He manages the illness by attaching himself to a breathing machine that essentially props open the airway to his lungs while he sleeps. “My oxygen content would drop so low without it,” he said.
Last fall, Mr. Van Sickle priced out a private insurance plan that would provide roughly comparable benefits for him and his wife, who takes about a dozen separate medications to treat lupus and rheumatoid arthritis. The estimates came in at $1,500 to $1,800 per month.
“I always wanted to be a person who would leave a little legacy for my children,” he said. “If I lose these benefits and my pension, there will not be enough for me, let alone for my children.”
The other odd part of this story is that Mr. Van Sickle and his wife might be eligible for thousands of dollars in subsidies if they were able to purchase their insurance from the ACA. However, that plan would be less generous and trump and the Republicans want to kill the ACA which would leave him with nothing.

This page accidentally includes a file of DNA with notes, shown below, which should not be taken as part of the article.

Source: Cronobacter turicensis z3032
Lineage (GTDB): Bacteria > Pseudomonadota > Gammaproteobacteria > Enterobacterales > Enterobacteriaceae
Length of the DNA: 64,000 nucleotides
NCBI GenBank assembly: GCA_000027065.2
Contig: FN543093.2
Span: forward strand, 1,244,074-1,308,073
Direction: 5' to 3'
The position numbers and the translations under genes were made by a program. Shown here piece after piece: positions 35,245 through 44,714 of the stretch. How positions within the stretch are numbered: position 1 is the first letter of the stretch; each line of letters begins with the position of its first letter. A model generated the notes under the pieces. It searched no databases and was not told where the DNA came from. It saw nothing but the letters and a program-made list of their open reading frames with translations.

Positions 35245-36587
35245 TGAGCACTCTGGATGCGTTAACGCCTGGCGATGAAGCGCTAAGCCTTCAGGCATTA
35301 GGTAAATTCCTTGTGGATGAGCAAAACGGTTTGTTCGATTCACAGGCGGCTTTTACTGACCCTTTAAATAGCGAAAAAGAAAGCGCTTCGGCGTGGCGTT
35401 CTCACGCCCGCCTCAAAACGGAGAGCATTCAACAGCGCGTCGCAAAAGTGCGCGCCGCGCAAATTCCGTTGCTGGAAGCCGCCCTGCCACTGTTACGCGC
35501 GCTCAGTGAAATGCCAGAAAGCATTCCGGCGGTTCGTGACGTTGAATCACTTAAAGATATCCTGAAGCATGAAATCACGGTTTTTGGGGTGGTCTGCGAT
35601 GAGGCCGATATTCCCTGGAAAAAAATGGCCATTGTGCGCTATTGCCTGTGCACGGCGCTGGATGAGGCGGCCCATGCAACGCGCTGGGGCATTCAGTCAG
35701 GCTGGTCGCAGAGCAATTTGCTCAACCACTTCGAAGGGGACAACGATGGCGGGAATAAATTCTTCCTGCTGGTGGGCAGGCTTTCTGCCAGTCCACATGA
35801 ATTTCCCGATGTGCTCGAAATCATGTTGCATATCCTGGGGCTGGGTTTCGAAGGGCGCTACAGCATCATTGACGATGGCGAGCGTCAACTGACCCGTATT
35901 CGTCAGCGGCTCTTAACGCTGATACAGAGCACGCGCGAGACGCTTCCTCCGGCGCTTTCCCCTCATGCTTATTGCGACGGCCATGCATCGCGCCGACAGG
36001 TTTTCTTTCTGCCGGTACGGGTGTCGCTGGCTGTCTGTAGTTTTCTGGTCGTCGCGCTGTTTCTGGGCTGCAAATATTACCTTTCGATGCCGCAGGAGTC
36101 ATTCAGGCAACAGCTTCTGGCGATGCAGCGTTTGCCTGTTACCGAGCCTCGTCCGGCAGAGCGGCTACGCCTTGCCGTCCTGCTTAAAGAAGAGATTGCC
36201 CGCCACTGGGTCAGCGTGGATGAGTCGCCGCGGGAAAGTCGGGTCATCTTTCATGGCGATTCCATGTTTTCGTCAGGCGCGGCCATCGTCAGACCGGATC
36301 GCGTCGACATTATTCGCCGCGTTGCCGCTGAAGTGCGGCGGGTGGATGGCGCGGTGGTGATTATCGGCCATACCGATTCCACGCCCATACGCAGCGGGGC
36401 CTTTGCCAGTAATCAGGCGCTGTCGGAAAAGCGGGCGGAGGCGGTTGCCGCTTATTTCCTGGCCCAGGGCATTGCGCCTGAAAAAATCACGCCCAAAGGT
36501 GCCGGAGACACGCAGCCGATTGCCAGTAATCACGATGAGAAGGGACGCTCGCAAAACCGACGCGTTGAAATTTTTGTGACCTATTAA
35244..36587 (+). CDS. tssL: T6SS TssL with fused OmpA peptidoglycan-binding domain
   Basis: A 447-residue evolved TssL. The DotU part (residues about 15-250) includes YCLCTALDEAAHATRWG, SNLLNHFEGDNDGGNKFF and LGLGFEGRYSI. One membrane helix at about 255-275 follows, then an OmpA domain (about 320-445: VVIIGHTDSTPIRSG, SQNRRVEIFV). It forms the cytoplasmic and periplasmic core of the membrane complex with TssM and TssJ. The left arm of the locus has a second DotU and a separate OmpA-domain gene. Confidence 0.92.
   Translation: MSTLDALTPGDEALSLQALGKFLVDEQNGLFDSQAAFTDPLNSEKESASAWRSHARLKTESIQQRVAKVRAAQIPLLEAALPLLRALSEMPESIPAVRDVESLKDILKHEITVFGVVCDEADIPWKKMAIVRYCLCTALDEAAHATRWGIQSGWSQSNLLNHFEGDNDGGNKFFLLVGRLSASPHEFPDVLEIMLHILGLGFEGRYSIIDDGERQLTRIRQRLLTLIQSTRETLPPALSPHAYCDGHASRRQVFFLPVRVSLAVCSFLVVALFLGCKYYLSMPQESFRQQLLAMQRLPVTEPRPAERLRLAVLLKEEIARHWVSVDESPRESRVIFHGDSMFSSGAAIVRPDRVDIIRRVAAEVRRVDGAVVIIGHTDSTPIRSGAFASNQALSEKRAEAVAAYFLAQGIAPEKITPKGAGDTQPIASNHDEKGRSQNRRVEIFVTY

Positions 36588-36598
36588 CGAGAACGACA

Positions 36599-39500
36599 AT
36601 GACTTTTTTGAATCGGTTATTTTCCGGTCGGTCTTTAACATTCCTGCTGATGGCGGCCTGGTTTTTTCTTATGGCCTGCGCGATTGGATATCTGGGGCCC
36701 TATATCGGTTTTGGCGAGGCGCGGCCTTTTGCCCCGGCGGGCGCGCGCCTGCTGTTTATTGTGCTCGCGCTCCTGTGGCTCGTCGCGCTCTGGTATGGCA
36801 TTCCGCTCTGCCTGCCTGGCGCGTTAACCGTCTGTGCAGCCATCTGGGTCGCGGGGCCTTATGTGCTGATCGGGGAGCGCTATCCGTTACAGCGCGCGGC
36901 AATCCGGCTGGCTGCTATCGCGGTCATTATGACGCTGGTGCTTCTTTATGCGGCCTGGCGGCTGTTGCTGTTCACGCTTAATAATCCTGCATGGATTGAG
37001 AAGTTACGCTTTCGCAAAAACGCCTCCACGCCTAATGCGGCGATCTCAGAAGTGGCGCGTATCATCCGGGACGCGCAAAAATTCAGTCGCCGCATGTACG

The other thing you need to realize is that miners, like many other union workers over the last 20 years, took lower pay raises in new contacts in order to ensure health benefits and retirement pensions were never hurt.
Beloved leader made all kinds of promises to the miners during his campaign. He talked about how those mines were going to be digging more coal than ever under his administration. He made promises that even miners knew in their hearts was untrue, but they were hopeful that at least some of the promises would come true.
They believed their wish was a modest one. The price tag for their benefits averages a little under $200 million per year over the next 10 years, which can be partly offset through interest that accrues in a federal fund for reclaiming abandoned mines. Because no new miners would become eligible for the health benefits awarded to this group, the cost would eventually dwindle to zero.